What is CYP2A6?
CYP2A6 enzyme is one of the cytochrome P450 monooxygenases (CYPs). These are enzymes that eliminate most of the drugs and toxins from the human body .
This enzyme metabolizes:
- Nicotine, the main active component in cigarette smoke . About 90% of nicotine is processed by this enzyme .
- Hormones and internal molecules, such as retinoic acid, testosterone, estradiol, and progesterone. But the contribution of CYP2A6 activity is minor in their overall pathways .
- Coumarin [4, 5], found in plants.
- Nitrosamines and aflatoxin B1 .
- Letrozole, an aromatase inhibitor used to treat breast cancer .
This enzyme is mainly found in the liver. It accounts for about 10% of the total liver CYP enzyme content .
At much lower levels, it can be found in some other tissues, especially the mucous lining of the nose .
Some people completely lack the functional CYP2A6 gene and enzyme .
CYP2A6 The Bad
There is a clear link between CYP2A6 enzyme activity, smoking behavior, and lung cancer risk .
This enzyme can activate several cancer-causing agents found in tobacco smoke and diet, such as nitrosamines (e.g. NNK) and aflatoxins .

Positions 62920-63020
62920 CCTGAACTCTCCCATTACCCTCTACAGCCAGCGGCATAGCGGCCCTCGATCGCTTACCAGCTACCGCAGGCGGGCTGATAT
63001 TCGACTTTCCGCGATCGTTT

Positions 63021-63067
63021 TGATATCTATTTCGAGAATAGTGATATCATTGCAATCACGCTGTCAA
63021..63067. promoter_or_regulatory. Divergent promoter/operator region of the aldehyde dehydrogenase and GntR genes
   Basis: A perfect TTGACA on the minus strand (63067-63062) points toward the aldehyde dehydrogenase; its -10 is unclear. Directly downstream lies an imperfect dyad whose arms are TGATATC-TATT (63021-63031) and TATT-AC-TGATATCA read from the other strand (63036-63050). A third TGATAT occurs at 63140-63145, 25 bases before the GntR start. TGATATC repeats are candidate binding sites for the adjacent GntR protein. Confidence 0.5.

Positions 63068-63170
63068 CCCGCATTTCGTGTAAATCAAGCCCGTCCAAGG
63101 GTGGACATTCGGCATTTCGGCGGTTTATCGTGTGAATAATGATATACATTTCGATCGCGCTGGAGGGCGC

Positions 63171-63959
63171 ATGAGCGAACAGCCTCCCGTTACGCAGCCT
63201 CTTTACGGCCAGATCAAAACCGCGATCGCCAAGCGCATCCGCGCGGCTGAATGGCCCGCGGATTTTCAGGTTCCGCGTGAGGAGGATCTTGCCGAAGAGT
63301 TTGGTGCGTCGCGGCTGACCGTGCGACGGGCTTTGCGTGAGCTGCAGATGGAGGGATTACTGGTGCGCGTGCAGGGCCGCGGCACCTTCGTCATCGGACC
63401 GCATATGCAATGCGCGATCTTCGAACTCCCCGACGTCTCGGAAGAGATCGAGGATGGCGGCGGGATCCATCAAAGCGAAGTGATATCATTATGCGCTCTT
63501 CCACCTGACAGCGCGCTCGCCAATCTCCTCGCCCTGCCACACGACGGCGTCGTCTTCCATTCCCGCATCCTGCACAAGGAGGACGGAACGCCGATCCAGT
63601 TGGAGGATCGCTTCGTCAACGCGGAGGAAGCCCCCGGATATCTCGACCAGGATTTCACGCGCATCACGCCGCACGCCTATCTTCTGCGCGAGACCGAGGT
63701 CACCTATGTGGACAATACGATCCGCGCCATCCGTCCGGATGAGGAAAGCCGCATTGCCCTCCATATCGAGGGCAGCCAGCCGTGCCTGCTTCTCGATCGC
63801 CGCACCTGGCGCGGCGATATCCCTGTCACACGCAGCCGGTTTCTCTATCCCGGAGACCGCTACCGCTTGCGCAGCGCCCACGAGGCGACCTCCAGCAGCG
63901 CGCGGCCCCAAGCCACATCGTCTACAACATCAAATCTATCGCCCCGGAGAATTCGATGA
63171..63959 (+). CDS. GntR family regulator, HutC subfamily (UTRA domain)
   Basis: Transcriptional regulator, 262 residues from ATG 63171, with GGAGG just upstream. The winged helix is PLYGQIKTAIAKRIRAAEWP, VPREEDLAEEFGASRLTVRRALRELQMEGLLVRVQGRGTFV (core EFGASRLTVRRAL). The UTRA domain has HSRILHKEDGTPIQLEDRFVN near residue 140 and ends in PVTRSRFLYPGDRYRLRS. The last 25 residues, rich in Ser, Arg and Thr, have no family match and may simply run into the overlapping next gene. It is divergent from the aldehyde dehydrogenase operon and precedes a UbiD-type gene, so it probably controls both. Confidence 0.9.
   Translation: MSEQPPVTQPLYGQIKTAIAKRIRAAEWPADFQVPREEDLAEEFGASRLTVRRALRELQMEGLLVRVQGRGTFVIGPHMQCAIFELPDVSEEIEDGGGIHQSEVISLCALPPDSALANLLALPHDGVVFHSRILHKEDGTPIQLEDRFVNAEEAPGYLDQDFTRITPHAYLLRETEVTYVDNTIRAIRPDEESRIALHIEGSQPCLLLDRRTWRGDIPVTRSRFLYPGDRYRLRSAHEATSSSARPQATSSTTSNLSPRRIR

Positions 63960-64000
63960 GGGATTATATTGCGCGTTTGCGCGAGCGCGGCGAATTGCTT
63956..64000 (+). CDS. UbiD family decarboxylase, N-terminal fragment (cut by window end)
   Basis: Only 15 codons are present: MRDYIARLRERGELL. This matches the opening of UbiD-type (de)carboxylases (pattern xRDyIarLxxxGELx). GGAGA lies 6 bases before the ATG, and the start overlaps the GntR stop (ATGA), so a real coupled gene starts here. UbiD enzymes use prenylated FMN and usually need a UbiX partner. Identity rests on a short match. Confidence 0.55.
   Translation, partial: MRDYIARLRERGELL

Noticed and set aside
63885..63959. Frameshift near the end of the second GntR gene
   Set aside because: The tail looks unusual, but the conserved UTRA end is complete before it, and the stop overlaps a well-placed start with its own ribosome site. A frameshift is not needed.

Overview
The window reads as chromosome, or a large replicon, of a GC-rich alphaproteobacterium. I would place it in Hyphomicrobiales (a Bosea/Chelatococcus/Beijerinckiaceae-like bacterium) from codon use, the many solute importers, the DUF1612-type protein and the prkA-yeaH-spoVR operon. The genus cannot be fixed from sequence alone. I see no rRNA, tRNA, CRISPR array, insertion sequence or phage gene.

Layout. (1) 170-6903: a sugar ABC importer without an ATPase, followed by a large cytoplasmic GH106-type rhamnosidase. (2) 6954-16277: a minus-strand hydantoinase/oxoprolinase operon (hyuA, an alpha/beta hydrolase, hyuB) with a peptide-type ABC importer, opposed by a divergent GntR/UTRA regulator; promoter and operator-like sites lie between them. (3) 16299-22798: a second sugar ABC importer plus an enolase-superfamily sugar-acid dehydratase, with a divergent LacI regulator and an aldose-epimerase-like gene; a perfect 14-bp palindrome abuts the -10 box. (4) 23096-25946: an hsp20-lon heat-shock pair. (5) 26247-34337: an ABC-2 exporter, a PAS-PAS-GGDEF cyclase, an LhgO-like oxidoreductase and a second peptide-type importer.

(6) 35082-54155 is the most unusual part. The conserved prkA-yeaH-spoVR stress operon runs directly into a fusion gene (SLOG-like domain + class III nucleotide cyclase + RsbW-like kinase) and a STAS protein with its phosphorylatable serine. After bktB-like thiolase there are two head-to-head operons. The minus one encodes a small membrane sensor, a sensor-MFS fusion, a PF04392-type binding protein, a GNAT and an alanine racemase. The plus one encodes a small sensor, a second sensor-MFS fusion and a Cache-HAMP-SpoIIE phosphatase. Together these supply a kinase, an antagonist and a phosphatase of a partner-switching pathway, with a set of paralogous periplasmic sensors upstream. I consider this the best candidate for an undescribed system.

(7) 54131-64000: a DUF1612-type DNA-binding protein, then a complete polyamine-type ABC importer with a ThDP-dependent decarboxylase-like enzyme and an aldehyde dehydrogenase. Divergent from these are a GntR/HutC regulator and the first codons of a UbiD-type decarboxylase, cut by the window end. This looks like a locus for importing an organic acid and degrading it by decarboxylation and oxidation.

Several studies show that gene variants that decrease this enzyme’s activity also decrease the risk of lung cancer .
The activity of this enzyme can contribute to liver damage. A study showed that being a CYP2A6 poor metabolizer type (having lower enzyme activity) protects against liver cirrhosis .
CYP2A6 Gene Polymorphism
This gene has around 40 variants .
The activity of this enzyme can vary up to 12-fold, based on the particular gene variant .
Slow CYP2A6 metabolism (low activity) is associated with lower cigarette consumption, lower dependence, and higher cessation rates in adults (421 subjects) .
Some people completely lack this gene . They are labeled as CYP2A6*4.
CYP2A6*4 is associated with a lower risk of lung cancer (242 subjects) .
This variant is also associated with lower cigarette dependence (4221 subjects) .